Review Price £1,800.00
The Philips 46PFL8008S is a 46-inch TV that sits at the top of its 2013 range. Well, apart from the brand’s ‘extreme’ DesignLine model and any 4K screens it might launch towards the end of the year, that is… Its premium status means it carries active 3D playback, Philips’ top level of image processing, and a Smart TV system that extends to a Skype camera built into a little bulge in the TV’s bottom edge.
This camera isn’t the only striking thing about the 46PFL8008S’s design, though. Its frame is also exceptionally slim even by today’s ‘barely there’ standards, and its dark grey stainless steel bezel screams premium build quality. The set’s rear is impressively slim, too, making it an excellent wall-hanging option.
If you’d rather go the desktop route, though, you’ll also likely appreciate the flash looks of the set’s new open frame pedestal stand design.
This being a Philips TV, the 46PFL8008S also stands out from the crowd courtesy of Ambilight, which in this set’s configuration throws pools of coloured light from the TV’s top edge as well as its left and right sides. Including the top edge in the Ambilight effect makes the system much more effective and immersive in our opinion, especially if you set it to track and match the colour content of the image your watching.
Turning our attention to the rear, we’re pleased to note the appearance of a couple of unusually potent-looking speakers and a strong selection of connections. Four HDMIs dominate, while multimedia features are supported by three USBs, a D-Sub PC connection, a LAN port and built-in Wi-Fi. The Wi-Fi abilities extend to Miracast, the new open source wireless mirroring standard that's an alternative to Apple AirPlay.
Although Philips has sold both passive and active 3D sets in its TV ranges for a couple of generations now, it continues to take the view that the active 3D system is the premium solution. So it’s this one that’s found inside the Philips 46PFL8008S, supported by two free pairs of active shutter glasses.
As well as using a different 3D system to the recently tested Philips 55PFL7008, the Philips 46PFL8008 uses higher level picture processing to that provided on its cheaper sibling, switching to Philips’ top-line Perfect Pixel HD engine. This is significant, as we’ve consistently found this much more powerful system able to deliver much cleaner and satisfying pictures than Pixel Precise HD.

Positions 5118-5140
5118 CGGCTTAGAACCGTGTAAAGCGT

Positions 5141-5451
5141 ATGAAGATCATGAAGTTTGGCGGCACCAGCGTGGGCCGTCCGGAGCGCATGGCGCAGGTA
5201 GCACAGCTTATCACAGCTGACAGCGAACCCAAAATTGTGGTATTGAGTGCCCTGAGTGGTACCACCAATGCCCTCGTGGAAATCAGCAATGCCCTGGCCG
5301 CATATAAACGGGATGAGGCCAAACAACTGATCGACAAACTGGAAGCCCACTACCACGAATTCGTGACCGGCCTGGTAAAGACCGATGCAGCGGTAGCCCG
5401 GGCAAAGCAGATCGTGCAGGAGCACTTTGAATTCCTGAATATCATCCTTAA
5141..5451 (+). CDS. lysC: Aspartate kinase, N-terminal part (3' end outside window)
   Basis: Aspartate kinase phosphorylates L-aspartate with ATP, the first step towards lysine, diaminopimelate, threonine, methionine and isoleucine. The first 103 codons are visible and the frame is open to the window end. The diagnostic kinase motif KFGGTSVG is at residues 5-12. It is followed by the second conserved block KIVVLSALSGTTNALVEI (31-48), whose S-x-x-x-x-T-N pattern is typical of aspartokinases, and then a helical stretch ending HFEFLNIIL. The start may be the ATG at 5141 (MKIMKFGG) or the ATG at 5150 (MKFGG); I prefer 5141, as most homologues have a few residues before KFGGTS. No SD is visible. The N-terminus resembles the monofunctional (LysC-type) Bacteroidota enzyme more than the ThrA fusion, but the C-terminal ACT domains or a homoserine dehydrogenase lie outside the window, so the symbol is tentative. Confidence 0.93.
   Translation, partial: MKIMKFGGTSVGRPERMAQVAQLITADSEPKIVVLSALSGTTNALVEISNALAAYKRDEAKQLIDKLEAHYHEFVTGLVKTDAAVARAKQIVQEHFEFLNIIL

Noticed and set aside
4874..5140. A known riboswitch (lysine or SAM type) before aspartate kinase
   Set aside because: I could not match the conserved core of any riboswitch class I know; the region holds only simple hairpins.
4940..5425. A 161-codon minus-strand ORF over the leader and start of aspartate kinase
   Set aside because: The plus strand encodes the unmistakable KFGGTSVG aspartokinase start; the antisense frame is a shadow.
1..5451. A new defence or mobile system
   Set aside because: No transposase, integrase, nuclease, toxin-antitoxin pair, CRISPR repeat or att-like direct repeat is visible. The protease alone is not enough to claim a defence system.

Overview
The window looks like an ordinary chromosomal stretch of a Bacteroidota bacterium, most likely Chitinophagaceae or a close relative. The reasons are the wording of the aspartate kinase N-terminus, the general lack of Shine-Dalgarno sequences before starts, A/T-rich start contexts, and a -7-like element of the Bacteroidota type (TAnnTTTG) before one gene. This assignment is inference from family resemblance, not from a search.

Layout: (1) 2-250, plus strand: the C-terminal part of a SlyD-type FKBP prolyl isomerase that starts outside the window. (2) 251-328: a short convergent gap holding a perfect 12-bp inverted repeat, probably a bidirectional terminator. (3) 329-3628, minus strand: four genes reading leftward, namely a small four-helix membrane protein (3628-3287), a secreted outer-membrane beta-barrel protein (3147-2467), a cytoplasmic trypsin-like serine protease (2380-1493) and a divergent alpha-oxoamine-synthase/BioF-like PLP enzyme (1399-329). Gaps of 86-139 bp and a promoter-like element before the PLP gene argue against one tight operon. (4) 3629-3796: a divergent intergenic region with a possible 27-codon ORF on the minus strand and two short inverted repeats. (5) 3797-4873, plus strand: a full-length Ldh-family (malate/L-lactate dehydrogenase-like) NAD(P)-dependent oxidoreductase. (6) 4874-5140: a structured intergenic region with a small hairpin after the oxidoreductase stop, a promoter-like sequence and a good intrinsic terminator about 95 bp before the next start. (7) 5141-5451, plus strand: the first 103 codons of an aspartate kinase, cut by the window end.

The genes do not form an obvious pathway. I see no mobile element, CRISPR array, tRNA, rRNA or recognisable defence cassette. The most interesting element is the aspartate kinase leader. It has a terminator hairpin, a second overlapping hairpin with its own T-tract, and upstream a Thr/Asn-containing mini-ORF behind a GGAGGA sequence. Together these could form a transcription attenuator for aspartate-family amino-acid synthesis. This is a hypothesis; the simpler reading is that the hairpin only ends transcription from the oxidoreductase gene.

Also potentially critical is the use in the 46PFL8008 of a native 200Hz panel, which joins forces with image processing and a scanning backlight system to deliver a claimed (using Philips’ own terminology) 1400Hz Perfect Motion Rate. This is twice as high as the PMR of the PFL7008 series, and should deliver a significant performance boost, especially where motion reproduction is concerned.
All this talk of picture processing will likely be putting some of our reader’s teeth on edge. After all, video processing has a nasty habit of disturbing the purity of incoming images that some AV enthusiasts crave so much.
However, to us it seems undeniable that some elements of the Perfect Pixel HD processing system can make pictures look palpably better. Admittedly not all elements are helpful; the noise reduction and edge enhancement features in particular cause more problems than they solve. You should also generally only use other elements of the processing on their low ‘power’ settings, and we’d also recommend using a few features – especially the Perfect Natural Motion HD circuit – only with some sources rather than all the time.
While this makes the Philips 46PFL8008S more labour intensive than many TVs, though, it entirely justifies Philips’ decision to give you control over so many picture elements.
It’s worth adding here, too, that the huge array of picture adjustments at your disposal has enabled the Philips 46PFL8008S to receive the backing of the Imaging Science Foundation, leading to the appearance of an ISF-approved setting for Ambilight and two ISF picture preset slots where a professional calibrator could store separate day and night image settings.
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